Best Practices for Drafting a Release of Hazardous Activities

Businesses that conduct hazardous activities (skydiving, heli-skiing, etc.) face a perennial question: How to protect the business from lawsuits from customers in light of the fact that the activity has inherent dangers.

There is no contract or form that can guarantee that a business will avoid liability. At the end of the day, if an accident happens and a customer sues the business, the release will be presented to a judge (or in some states, a jury), who will make the threshold determination as to whether the customer really and truly intended to release the business for anything that went wrong. The judge will ask questions of the customer. Did the customer really understand what he or she was signing?   Were they in their right mind when they signed the release? Were they pressured to do it? Did someone from the business help explain the release? One can see that a skilled plaintiff’s lawyer can poke a hole in a release, especially where the release is not well drafted.

That said, here are the best practices for a release. By following these steps, a business is more likely to have a release that survives a lawsuit.

(1).   Have the release be separate from the contract for services. When a business is conducting a hazardous operation, there are two transactions occurring. First, the business is agreeing to perform a service in exchange for the customer paying x-price. Second, the customer is agreeing to release the business if something goes wrong, in exchange for the business offering a better price. Break the two concepts into two separate documents.

(2). Write the release in plain English. Consider the following release:

 “…the aforementioned Customer hereby releases, discharges and acquits forever and ever said Business from any and all claims, liabilities, causes of action now accruing…”

No one speaks King’s English anymore. It is not as powerful or clear as normal, everyday language. Write it in plain English:

“By signing this Release, you agree to never sue the heli-skiing operator. That goes for you, the Customer.   It also bars your spouse, domestic partner, or children from suing us if you die in a heli-skiing accident.”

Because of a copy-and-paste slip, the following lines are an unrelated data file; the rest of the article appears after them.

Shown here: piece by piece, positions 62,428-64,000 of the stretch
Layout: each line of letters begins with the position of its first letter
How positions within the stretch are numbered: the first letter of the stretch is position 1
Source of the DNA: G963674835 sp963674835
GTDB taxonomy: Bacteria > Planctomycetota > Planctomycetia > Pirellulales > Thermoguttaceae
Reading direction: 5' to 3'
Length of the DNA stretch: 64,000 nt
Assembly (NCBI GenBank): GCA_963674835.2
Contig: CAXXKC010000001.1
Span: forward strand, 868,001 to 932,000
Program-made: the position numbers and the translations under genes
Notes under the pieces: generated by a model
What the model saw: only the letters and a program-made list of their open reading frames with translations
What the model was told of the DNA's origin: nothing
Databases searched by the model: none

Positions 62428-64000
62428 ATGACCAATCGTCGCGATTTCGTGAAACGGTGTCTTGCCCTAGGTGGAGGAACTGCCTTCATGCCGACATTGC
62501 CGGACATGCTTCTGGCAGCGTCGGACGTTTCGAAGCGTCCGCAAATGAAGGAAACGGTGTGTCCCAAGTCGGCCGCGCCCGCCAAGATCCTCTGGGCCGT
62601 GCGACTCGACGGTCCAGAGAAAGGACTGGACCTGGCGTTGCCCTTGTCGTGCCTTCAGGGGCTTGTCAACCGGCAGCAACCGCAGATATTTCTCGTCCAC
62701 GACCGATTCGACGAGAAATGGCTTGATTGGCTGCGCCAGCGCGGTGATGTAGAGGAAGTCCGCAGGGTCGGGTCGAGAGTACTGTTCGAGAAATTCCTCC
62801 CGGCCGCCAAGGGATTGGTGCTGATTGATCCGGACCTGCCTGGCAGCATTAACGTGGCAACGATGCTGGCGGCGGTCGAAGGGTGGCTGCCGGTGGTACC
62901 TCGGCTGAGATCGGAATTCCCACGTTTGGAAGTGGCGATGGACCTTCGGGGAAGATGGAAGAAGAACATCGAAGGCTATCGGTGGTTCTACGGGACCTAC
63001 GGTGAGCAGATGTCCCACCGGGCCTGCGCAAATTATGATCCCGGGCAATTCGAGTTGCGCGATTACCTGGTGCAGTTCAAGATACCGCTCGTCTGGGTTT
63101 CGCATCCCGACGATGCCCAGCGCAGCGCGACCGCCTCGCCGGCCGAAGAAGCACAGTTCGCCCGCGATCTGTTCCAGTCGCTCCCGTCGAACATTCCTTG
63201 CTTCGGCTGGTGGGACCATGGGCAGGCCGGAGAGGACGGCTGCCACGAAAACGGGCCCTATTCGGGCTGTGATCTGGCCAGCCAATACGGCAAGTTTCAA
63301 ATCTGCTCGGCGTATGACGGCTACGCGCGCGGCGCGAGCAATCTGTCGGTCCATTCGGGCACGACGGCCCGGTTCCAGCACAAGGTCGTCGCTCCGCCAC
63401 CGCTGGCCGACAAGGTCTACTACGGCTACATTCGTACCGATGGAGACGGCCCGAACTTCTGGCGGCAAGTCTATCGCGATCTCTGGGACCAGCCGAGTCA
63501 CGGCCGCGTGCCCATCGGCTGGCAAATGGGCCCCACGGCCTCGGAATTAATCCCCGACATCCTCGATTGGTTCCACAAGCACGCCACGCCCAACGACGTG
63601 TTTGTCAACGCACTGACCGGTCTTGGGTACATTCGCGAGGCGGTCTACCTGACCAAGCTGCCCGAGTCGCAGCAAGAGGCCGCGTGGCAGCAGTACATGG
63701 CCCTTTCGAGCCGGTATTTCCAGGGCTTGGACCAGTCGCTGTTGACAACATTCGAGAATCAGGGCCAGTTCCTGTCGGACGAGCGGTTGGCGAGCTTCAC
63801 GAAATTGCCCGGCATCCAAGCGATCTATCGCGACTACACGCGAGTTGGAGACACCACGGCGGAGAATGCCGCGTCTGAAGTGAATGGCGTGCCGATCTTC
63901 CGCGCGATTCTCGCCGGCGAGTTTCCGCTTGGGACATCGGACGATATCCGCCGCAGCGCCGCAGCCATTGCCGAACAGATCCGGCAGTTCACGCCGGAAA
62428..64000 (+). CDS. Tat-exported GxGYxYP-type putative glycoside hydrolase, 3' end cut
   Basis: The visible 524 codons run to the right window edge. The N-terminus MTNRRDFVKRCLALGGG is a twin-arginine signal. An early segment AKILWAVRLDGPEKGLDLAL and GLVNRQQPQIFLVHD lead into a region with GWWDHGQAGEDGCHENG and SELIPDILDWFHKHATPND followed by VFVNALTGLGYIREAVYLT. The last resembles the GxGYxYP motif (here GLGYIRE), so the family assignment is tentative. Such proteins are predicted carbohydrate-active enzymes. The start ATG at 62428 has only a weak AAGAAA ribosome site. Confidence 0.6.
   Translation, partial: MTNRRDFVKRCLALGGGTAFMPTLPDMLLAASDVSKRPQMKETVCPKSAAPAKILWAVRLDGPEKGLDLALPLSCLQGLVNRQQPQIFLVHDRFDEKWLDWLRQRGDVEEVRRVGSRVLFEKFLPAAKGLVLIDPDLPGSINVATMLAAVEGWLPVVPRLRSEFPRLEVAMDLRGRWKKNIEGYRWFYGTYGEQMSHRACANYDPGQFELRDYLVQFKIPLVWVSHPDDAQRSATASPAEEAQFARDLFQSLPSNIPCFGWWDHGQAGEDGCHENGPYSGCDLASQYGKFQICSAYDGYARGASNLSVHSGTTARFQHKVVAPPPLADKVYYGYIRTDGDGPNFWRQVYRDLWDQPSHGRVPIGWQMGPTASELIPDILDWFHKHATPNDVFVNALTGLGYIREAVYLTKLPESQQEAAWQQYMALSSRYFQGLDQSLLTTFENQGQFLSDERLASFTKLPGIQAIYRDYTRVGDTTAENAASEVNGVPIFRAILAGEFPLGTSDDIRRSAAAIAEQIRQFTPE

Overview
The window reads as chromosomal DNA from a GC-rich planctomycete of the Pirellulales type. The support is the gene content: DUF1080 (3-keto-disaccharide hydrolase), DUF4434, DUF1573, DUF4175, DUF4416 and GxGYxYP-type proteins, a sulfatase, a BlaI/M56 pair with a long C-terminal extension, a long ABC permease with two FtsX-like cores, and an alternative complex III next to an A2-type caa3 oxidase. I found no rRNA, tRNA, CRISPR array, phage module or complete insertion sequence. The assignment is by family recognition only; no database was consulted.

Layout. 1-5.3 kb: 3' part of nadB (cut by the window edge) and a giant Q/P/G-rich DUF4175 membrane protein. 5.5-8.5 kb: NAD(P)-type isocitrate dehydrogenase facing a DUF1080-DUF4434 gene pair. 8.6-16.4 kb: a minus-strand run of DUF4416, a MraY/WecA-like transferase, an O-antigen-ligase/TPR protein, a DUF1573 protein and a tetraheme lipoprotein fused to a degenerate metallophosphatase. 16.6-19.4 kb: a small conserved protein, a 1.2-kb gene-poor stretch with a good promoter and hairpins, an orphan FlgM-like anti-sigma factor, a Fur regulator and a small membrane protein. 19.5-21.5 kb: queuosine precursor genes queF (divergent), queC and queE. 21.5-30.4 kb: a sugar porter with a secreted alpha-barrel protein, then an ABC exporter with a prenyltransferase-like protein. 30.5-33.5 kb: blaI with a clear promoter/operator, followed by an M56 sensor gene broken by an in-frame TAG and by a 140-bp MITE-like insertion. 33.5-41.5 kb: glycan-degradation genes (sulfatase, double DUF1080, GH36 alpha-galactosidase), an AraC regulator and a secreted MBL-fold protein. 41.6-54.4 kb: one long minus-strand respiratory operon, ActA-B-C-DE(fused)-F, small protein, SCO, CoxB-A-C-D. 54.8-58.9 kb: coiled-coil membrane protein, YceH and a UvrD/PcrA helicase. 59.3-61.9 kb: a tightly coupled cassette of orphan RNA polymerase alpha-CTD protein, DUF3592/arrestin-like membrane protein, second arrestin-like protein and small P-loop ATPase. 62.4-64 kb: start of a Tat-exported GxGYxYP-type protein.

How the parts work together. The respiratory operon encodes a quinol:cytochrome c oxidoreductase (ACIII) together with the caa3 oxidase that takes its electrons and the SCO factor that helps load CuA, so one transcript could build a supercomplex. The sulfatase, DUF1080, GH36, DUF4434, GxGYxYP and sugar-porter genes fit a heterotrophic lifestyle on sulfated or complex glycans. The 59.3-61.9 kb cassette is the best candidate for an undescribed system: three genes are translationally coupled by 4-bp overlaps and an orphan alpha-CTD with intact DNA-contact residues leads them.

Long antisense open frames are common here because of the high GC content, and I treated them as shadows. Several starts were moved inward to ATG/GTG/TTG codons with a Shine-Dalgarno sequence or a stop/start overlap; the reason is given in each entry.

It’s more clear. Just say what you mean and write the document as if you were explaining it to a customer.

(3). Address Liability. The release needs to waive liability. If the business’s pilot does something wrong during the operation, there is a good chance that the business made a mistake. Suppose the helicopter hits the mountain. The NTSB crash investigation determines that it was CFIT due to glare, and that the pilot didn’t have the nose of the helicopter pointed the right direction. In that case, the pilot made an error, and the business was negligent. Negligent businesses are usually liable. Thus, the address should address liability. Sample language:

You, the Customer, are waiving liability. What that means is that, if the pilot makes a mistake and your leg gets chopped off because of that mistake, you will not sue the Business. By signing this release, you agree that you will not sue the Business, even if the Business screwed it up.

(4). Address Damages. Sometimes a court will not enforce the liability waiver. For example, if the pilot was extremely reckless, the release will not work to waive liability. In that case, the fall-back is to have a waiver of damages, whereby the customer agrees that its damages are limited to x-dollars. The basic idea.